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What to Say When Your Boss Asks Why You Got Hacked


Talk about awkward. Your boss has called you onto the carpet to explain why you didn’t do more
to prevent the hacking that has disrupted your business, costing it beaucoup bucks. Here are
four strategies for handling this uncomfortable situation:

  • Spin it as flattering commentary on the quality and attractiveness of your data.
  • Make the point that everyone should be proud you made it this long before a security event. (Strengthen your position by demanding a raise.)
  • Suggest it had something to do with the coming solar eclipse.
  • Apologize, say you should have hired Emerge, and then promptly leave the room to give us a call.

OK, on a more serious note…avoiding such a chat with your boss requires some preventative
measures. However, some common myths sometimes prevent companies from doing what they
can to meaningfully reduce the odds of a hack wreaking havoc.

One of our security experts, Jeff Aiken, called out four of these myths:

Myth One: Cybersecurity is something I don’t need to worry about. Every company with
computers and an internet connection needs to fret over cybersecurity. Jeff points out that
China’s digital bad actors outnumber our good ones 50:1. The cybersecurity threat is genuine
and not going away.

Myth Two: My company’s too small to be a target. Bad actors are attracted to smaller
companies because, they assume, their cyber defenses aren’t as robust as those of larger
companies. In addition, Jeff says, when hackers target larger companies, they often gain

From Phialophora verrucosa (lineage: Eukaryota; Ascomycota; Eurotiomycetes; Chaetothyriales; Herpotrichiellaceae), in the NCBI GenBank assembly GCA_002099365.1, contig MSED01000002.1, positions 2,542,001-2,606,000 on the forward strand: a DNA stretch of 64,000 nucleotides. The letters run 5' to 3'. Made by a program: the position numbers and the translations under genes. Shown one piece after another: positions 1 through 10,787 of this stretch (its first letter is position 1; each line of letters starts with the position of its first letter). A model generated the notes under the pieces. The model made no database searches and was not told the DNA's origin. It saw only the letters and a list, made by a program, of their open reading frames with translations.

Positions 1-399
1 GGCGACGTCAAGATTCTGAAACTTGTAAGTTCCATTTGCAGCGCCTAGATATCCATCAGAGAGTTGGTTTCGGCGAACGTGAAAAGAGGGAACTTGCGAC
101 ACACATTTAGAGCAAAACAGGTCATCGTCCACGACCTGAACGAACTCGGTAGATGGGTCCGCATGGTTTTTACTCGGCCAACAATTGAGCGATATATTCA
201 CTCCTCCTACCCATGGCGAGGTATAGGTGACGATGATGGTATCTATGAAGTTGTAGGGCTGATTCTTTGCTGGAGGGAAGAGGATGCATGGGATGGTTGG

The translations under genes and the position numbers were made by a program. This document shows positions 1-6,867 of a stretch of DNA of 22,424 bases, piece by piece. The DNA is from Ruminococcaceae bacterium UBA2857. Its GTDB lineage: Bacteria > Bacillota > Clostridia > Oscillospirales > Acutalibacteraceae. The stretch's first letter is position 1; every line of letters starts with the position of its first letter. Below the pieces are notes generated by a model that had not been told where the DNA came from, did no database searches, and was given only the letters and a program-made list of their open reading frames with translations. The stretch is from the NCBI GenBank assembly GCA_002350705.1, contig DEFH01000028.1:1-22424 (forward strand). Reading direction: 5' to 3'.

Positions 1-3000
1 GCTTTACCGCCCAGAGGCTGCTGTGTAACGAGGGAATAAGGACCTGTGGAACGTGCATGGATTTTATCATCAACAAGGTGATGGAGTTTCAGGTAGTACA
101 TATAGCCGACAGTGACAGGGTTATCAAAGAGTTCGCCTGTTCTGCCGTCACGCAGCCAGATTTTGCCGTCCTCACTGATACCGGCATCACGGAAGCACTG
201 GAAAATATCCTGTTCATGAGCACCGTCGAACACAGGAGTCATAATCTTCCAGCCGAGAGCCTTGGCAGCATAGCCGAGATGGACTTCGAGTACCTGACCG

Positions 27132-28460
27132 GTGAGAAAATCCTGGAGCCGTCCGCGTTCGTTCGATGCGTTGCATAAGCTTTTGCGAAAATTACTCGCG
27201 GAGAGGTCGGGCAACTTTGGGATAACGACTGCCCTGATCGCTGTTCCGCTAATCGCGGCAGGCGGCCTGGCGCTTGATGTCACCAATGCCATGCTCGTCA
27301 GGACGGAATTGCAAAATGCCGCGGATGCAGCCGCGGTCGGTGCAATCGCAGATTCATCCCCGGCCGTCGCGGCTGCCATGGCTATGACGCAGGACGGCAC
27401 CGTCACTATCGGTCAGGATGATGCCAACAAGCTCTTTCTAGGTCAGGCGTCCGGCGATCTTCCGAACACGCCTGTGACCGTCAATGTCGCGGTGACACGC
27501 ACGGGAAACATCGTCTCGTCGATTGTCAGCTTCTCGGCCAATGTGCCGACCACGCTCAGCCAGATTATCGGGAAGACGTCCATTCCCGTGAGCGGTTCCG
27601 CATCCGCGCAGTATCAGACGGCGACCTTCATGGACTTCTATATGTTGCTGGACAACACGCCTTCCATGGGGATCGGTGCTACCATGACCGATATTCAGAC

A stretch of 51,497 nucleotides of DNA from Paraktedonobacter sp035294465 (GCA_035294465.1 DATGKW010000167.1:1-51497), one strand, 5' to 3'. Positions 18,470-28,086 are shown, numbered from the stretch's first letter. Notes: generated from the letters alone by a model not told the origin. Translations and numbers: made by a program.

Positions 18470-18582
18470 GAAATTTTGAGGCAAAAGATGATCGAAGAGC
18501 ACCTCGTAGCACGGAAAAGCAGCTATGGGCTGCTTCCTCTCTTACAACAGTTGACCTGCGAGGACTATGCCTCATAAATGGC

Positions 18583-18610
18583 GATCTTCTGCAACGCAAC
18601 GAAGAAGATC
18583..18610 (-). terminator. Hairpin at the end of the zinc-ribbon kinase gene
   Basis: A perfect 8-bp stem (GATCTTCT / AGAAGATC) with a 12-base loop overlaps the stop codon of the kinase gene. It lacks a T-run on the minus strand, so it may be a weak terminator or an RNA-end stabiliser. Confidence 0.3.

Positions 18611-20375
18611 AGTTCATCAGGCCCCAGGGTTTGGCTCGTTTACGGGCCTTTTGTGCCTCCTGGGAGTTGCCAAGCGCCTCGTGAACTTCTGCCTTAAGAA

system access via a smaller company that serves as a vendor or partner. Remember that
explaining a breach to a customer is even more challenging than explaining one to your boss.

Myth Three: Cybersecurity is too expensive. Jeff notes that cybersecurity measures are
almost always more affordable than customers expect. For instance, cybersecurity awareness
training is one particularly cost-effective measure. (This is especially true because human error
of one sort or another is almost always the reason for a breach.) Besides, Jeff notes that the
cost of a breach dwarfs the cost of decent security measures. IBM puts the average cost of one
at $4.4 million. Yikes!

Myth Four: Cybersecurity is always complex and challenging. Cybersecurity need not be
particularly complicated. For example, Jeff explains that some people associate cybersecurity
with long, convoluted passwords that must be changed frequently. With sufficient multi-factor
authentication (MFA), 14-character passwords can be adequate and used for months, if not
longer. (Jeff also notes that Microsoft 365 comes with free MFA, though about 80% don’t use it,
putting their company at risk.)

If you’d like to discuss whether your cybersecurity is as robust as it should be, call us at 859-746-1030. Then, you won’t need to have that uncomfortable chat with a boss or customer.